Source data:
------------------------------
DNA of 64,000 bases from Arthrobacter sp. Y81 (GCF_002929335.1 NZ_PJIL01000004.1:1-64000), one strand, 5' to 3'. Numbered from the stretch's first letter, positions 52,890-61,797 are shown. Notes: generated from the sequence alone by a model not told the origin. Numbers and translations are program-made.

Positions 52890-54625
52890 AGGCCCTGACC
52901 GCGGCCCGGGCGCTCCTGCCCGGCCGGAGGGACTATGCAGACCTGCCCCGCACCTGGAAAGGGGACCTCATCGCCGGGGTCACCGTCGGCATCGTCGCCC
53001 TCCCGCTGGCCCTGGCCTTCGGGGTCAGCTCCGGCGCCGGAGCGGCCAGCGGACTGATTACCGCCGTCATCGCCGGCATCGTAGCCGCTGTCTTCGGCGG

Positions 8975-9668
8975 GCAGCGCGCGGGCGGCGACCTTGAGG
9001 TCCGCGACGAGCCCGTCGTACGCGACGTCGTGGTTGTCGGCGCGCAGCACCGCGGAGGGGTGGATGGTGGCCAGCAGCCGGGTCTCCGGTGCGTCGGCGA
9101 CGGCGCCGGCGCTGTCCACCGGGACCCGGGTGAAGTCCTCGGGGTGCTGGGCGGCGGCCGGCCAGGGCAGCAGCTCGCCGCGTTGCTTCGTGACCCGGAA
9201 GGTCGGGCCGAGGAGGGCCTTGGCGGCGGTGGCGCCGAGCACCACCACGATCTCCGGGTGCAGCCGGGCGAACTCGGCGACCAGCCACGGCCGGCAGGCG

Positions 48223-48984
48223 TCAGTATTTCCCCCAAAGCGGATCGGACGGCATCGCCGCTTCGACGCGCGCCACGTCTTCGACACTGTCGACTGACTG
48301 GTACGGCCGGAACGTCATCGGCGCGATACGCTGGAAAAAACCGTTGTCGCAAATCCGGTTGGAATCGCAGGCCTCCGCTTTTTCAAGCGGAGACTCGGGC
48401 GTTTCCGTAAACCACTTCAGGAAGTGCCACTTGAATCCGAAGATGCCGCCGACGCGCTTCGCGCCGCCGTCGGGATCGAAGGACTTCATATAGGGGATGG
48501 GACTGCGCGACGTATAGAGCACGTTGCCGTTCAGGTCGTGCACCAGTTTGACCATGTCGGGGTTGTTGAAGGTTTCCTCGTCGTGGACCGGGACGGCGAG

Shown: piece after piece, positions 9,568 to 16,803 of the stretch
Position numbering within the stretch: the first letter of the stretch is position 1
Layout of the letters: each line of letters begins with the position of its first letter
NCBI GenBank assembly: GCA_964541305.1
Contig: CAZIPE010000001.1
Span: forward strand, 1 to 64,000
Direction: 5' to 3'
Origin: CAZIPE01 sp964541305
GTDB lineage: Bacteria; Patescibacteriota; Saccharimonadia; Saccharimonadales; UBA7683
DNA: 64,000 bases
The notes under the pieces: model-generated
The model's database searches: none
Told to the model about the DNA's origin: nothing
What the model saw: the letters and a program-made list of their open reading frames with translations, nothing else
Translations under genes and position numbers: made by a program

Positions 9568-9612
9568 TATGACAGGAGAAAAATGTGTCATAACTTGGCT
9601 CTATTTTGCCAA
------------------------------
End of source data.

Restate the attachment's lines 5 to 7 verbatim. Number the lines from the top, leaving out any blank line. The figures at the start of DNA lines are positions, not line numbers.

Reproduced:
53001 TCCCGCTGGCCCTGGCCTTCGGGGTCAGCTCCGGCGCCGGAGCGGCCAGCGGACTGATTACCGCCGTCATCGCCGGCATCGTAGCCGCTGTCTTCGGCGG

Positions 8975-9668
8975 GCAGCGCGCGGGCGGCGACCTTGAGG